Film Director Under Fire For Anti-Police Violence Speech At NYC March
The families of victims of police violence who marched with director Quentin Tarantino to protest police brutality last month are defending the film director from cop bashing claims.
Tarantino appeared at the “Rise Up! Stop Police Terror” protest in New York City Oct. 22, marching with some 5,000 demonstrators and blasting police brutality.
“I am a human being with a conscience and when I see murder, I cannot stand by and I have to call the murdered, the murdered and the murderers, the murderers,” Tarantino said.
Police groups accused the director of an anti-cop agenda, and said his remarks were insensitive after NYPD Officer Randolph Holder was killed on the job days earlier. The head of the New York police union even called for a boycott of his new movie, “The Hateful Eight.”
But the relatives of people who were killed by law enforcement who participated in the march said Tarantino voiced the sentiments of many.
“I want people to know that he heard a mother’s cry,” Dionne Smith Downs, whose son, James, was killed by police five years ago in Stockton, Ca, said. “Our loved ones have been murdered and killed. A lot of these feelings, these families felt all along.”
Protestor Meko Williams, whose son, LaReko Williams was tased to death by police in Charlotte, NC, agreed.
“They’re trying to take away from the focus of the movement – stolen lives,” Howard said. “He didn’t say all officers were murderers. He was talking about individual cases that were unjustified.”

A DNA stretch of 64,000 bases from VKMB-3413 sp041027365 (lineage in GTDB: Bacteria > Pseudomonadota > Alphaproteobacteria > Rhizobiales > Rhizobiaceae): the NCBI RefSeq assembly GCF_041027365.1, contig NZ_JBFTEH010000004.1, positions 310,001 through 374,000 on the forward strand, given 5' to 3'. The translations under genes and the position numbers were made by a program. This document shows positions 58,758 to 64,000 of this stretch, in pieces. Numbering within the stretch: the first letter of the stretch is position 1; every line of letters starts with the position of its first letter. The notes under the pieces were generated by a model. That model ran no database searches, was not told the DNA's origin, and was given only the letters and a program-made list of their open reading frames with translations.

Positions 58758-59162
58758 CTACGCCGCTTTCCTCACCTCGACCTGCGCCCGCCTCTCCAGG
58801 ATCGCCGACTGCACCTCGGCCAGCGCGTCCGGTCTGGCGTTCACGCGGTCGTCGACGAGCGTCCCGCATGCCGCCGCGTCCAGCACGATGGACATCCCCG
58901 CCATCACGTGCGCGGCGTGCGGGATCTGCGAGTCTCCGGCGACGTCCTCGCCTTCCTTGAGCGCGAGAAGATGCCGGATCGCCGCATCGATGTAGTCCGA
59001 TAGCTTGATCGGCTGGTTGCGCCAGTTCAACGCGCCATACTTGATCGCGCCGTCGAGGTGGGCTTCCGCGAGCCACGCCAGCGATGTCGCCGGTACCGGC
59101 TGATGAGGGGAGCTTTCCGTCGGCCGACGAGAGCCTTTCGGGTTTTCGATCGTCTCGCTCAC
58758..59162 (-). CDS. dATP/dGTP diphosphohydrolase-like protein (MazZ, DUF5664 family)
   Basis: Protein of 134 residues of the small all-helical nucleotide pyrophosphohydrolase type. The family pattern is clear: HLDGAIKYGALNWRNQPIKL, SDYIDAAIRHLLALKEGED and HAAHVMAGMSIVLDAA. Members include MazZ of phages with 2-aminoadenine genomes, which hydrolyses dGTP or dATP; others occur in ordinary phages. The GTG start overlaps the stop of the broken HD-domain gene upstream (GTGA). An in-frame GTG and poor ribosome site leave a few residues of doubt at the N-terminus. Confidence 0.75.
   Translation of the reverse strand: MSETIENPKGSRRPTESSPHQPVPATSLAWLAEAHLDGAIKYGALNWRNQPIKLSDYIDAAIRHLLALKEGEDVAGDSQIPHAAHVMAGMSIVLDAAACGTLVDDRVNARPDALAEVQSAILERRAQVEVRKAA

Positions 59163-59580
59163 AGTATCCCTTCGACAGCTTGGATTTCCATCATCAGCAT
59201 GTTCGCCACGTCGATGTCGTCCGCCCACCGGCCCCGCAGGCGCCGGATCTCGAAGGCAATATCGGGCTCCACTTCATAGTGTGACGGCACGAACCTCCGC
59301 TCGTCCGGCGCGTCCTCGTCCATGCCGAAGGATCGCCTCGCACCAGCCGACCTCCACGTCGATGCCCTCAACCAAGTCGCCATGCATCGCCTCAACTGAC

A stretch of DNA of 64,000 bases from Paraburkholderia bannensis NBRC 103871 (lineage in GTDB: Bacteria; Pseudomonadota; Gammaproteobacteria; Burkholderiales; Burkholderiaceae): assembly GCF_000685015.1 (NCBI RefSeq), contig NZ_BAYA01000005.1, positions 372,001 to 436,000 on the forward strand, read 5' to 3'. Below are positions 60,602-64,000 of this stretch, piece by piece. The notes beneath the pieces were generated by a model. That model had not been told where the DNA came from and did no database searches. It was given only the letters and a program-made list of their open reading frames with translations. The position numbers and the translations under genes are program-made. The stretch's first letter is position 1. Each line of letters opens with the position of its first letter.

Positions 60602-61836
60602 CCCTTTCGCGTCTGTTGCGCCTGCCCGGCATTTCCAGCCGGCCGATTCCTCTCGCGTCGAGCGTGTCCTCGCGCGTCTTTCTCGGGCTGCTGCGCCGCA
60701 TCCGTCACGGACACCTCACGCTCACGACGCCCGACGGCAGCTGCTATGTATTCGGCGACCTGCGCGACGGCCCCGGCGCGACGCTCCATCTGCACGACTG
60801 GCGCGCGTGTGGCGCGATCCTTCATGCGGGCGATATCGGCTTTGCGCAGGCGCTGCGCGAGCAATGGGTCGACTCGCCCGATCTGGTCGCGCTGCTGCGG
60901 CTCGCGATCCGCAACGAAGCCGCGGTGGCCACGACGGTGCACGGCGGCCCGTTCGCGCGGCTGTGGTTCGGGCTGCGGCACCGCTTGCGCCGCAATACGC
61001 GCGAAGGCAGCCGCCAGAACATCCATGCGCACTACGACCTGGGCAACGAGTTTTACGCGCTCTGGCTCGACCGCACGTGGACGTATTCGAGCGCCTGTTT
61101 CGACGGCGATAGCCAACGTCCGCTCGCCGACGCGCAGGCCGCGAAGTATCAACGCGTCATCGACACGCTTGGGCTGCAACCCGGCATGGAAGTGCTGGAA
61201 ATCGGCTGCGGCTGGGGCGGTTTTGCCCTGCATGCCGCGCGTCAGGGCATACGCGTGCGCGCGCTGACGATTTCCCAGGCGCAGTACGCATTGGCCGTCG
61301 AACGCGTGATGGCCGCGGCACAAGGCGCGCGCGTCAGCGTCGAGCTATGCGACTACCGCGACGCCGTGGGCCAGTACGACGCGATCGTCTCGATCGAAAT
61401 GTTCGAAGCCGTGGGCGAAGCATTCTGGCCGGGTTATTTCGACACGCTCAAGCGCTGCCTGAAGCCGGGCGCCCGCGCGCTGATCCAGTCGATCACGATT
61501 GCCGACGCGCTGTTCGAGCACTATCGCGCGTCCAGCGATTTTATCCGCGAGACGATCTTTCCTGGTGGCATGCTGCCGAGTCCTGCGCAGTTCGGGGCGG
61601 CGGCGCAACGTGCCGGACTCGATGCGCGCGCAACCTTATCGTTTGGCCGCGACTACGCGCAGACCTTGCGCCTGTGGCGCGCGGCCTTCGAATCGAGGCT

Downs feared the police backlash against Tarantino had drowned out the protest’s point.
“This is bigger than me or him or you,” she said. “It’s not about his movie. It’s about the system being corrupt.”
Protest co-organizer Carl Dix said he and Cornel West decided to hold the demonstration to help humanize the victims of police violence, not to push an anti-cop stance. He said the Tarantino backlash was an attempt to turn the attention away from systemic problems within law enforcement, while fueling a narrative that protestors are waging war on the cops.
“We wanted to challenge everybody in society,” Dix said. “You know these killings are happening. Decide are you going to be on the side who are saying this is wrong, or are you on the side who does nothing?”
Nicholas Heyward Sr.’s 13-year-old son Nicholas was killed by a Brooklyn housing police officer back in 1994 as he played cops and robbers in a building stairwell with an orange toy gun. He’s adamant that when Tarantino used the word “murderers,” it was the correct phrase for someone who kills another innocent, unarmed person.
“I didn’t see anything wrong or untruthful in what he said,” Heyward told BOSSIP. “They made Tarantino a target because he supported families who had loved ones who were murdered by police—including my son.”
“I didn’t know he was going to use the word ‘murder,’” Heyward added, “but that’s the word I’ve been using for 20 years.”